We go to bed early, the windows thrust open to let in the night music: cicadas, frogs, the distant war-call of coyotes and foxes. Because we live at the end of the road, at the end of the world, we hear it all. Our bed is pushed up to the large window, so we balance on our knees (like children) and crane our necks, heads tilted upward at the stars. No other lights for miles around.
A howl bursts through the edge of the woods and we jump. Then giggle. Then sit back and just look.
The black is penetrated by each tiny light. Their numbers grow as our eyes adjust, blossoming outward. I spy one that flickers. I point it out.
“Whatever is happening to that star,” you remind me, “happened a very long time ago.”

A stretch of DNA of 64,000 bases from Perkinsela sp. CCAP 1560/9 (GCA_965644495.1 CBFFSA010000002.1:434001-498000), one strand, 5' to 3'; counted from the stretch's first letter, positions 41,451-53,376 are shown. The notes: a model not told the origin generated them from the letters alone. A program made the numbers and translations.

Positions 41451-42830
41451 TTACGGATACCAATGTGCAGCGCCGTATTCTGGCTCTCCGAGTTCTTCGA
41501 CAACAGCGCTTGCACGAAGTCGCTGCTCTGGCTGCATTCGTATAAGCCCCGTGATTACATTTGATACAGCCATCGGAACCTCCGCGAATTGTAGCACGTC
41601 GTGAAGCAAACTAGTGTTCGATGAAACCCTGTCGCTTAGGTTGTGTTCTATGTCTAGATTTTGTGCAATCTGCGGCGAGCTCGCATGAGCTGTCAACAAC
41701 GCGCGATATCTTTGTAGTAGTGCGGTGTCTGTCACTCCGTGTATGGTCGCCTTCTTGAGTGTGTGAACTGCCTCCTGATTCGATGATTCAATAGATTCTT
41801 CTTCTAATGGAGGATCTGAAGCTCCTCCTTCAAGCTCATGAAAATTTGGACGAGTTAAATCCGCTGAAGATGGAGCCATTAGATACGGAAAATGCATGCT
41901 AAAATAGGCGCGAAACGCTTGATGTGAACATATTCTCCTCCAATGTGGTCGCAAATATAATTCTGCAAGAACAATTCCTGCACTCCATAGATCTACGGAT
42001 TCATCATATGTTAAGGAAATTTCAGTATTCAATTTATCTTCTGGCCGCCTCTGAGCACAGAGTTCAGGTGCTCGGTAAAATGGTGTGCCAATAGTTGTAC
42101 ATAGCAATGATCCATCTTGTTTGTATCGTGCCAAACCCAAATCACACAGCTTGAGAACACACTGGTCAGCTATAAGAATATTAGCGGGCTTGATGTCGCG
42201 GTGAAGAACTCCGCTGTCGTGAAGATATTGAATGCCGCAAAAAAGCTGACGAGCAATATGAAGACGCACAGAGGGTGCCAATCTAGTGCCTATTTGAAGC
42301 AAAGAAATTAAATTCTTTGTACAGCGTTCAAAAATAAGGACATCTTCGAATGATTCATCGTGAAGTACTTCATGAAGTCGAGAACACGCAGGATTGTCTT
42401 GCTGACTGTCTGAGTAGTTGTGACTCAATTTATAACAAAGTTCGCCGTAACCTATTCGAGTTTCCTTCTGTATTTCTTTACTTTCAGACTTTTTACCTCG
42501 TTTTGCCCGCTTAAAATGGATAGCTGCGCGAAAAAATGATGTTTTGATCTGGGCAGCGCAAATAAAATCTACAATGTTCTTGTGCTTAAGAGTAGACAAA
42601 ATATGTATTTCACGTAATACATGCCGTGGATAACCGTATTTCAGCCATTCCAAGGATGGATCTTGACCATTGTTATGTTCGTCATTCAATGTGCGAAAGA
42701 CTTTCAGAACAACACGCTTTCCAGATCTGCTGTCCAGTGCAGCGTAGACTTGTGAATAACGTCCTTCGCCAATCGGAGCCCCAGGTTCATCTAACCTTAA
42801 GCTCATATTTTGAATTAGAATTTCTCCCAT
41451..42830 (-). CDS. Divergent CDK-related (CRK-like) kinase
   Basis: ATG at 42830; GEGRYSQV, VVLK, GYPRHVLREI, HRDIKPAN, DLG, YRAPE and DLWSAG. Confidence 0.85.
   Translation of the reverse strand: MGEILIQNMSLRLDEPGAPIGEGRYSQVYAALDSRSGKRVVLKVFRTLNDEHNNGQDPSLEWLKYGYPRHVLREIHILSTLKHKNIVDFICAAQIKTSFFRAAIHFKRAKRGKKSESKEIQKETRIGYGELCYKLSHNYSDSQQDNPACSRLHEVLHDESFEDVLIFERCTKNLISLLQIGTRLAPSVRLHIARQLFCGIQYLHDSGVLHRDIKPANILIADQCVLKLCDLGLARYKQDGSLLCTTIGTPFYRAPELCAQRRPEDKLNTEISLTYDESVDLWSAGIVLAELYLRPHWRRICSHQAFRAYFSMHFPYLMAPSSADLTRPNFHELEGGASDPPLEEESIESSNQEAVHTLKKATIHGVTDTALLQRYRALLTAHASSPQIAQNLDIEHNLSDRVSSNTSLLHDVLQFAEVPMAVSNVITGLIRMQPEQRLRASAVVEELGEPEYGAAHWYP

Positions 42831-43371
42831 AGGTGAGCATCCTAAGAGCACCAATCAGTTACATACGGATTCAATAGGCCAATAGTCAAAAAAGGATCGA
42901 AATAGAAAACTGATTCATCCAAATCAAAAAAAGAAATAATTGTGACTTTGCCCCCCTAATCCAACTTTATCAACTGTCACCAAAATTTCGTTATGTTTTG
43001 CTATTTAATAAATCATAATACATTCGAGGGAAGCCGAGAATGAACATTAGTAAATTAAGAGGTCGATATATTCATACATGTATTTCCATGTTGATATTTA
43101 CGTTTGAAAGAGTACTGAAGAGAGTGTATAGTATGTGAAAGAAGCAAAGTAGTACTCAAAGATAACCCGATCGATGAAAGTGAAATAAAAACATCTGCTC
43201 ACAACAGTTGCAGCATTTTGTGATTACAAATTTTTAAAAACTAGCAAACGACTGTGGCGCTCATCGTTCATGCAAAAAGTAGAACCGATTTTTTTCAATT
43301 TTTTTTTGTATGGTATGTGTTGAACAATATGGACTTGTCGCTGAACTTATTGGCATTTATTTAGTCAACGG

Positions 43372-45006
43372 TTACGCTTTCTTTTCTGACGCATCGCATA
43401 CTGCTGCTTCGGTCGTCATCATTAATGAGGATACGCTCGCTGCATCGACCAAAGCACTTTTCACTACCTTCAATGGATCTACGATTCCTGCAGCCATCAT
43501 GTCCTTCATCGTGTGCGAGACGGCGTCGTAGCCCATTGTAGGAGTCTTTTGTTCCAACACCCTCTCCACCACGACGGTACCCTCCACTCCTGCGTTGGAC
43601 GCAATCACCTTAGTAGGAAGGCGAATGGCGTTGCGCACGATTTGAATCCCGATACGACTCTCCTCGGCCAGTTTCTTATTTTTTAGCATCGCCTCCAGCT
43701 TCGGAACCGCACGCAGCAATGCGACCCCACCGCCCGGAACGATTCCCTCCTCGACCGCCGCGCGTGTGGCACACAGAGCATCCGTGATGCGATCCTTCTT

The thoughts stumble all over each other out of nowhere. The hugeness of all that. The distance. The presence of time and space dilemmas in our everyday lives. How many nights have we not watched the stars? It’s a miracle, and the horror of forgetting that is staggering.
A plane soars in the sky with it’s own type of blinking lights. It is miles and miles away, but we can see it. It doesn’t know we are here, two people in a small house in the middle of nowhere, watching. Do the passengers realize they are like a star in the sky?
Next to our bed, the baby sleeps in her cradle. Her soft breaths mix with a coo every now and then, and I know she will sleep deeply tonight. She is so tiny, so free of knowledge. A perfect speck of light in the dark. A year ago she did not exist, and then, suddenly, she did exist inside my body. When she came out, I felt I’d always known her. How is that? I can’t wrap my mind around it any more than the stars.